This shows having high spiritual ideals does not always mean we are capable of living up to the duties of gaining the highest goal, we may see things which are more appealing so are can not overcome them due to their allure, but taking a more apparent or lesser goal may be useful to practising fully what we were earlier unable to.

As mentioned in the footnotes to the Raja Sutta there appears in the Dhammapada what could be a summary of the final verse
"Lokavagga: Worlds" (Dhp XIII), Verse 178, translated from the Pali by Thanissaro Bhikkhu. Access to Insight, 19 September 2010, http://www.accesstoinsight.org/tipitaka ... .than.html . Retrieved on 29 February 2012. wrote:Sole dominion over the earth, going to heaven, lordship over all worlds: the fruit of stream-entry excels them.

This also demonstrates that the benefits of being on the path is superior than the benefits of the worldly pleasures that can be attained in any realm.

hope this is of use?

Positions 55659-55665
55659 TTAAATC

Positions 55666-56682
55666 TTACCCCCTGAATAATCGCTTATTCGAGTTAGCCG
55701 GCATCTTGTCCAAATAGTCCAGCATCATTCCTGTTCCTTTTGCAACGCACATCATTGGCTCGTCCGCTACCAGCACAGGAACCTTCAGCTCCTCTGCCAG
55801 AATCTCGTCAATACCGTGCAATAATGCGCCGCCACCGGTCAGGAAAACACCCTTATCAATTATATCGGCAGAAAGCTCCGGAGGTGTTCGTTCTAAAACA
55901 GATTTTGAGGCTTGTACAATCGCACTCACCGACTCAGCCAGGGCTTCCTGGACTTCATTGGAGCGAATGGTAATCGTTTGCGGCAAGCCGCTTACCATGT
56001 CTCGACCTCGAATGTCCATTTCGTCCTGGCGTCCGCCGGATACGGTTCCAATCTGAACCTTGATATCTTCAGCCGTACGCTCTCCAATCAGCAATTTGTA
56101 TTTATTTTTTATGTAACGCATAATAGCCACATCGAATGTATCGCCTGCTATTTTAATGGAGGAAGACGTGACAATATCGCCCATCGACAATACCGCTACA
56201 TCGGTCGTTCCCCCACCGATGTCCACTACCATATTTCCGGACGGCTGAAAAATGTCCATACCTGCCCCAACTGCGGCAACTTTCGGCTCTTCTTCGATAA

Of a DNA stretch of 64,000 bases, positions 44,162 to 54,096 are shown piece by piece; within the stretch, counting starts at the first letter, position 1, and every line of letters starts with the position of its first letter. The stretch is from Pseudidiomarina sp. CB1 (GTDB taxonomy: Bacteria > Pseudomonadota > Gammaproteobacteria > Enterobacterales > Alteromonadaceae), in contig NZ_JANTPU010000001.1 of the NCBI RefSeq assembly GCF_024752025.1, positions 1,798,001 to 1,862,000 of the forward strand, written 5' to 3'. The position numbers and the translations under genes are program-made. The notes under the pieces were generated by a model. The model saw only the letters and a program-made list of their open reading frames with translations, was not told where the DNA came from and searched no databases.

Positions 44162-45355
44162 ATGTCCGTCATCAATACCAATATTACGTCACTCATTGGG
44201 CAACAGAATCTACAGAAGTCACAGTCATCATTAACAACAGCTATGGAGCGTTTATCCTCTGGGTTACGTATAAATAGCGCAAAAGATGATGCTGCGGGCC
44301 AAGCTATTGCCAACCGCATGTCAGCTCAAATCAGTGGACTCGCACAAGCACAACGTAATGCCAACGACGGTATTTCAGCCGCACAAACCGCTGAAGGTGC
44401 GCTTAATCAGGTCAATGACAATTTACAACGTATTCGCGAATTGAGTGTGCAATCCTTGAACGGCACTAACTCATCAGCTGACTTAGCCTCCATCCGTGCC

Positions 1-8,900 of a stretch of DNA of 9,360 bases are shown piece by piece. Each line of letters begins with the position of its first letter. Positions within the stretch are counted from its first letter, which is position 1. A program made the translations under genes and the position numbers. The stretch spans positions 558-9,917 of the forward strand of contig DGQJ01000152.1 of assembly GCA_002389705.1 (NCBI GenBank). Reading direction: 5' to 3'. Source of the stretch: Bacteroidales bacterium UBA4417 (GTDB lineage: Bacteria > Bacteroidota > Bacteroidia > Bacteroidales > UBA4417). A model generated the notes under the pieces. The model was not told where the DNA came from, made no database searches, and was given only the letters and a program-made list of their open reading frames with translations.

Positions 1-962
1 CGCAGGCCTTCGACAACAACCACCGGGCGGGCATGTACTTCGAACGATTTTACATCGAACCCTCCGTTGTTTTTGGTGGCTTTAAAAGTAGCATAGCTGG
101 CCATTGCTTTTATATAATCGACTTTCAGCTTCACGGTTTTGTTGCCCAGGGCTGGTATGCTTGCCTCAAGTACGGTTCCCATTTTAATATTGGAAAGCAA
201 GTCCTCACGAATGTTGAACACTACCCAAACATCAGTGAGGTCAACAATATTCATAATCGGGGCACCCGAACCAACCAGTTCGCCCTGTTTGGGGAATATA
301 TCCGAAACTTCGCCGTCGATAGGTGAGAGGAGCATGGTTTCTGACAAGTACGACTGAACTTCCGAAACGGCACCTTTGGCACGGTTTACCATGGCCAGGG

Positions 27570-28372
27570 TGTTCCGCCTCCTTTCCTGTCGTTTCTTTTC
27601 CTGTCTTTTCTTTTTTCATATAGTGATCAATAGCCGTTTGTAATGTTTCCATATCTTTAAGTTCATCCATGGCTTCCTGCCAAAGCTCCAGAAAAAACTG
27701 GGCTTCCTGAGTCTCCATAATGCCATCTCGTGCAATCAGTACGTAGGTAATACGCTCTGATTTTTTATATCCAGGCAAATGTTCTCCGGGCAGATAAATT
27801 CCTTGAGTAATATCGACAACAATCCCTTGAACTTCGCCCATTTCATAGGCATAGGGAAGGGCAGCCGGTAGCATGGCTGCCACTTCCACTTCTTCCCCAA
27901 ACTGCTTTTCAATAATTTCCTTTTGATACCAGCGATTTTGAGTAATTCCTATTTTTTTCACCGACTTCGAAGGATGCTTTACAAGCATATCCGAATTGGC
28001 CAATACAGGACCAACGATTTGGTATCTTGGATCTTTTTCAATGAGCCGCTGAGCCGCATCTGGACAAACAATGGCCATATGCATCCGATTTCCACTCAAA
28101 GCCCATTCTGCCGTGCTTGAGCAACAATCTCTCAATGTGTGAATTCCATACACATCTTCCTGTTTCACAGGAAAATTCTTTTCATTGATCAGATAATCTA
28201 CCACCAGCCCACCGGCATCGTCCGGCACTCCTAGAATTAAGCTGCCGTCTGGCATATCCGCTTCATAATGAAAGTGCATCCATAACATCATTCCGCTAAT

This offering maybe right, or wrong, but it is one, the other, both, or neither!
Blog, - Some Suttas Translated, Ajahn Chah.
"Others will misconstrue reality due to their personal perspectives, doggedly holding onto and not easily discarding them; We shall not misconstrue reality due to our own personal perspectives, nor doggedly holding onto them, but will discard them easily. This effacement shall be done."

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Re: SN 3.25 Pabbatopama Sutta: The Simile of the Mountains

Postby mikenz66 » Fri Mar 02, 2012 6:51 am

“Just now, venerable sir, I have been engaged in those affairs of kingship typical for head-anointed khattiya kings, who are intoxicated with the intoxication of sovereignty, who are obsessed by greed for sensual pleasures, who have attained stable control in their country, and who rule having conquered a great sphere of territory on earth.”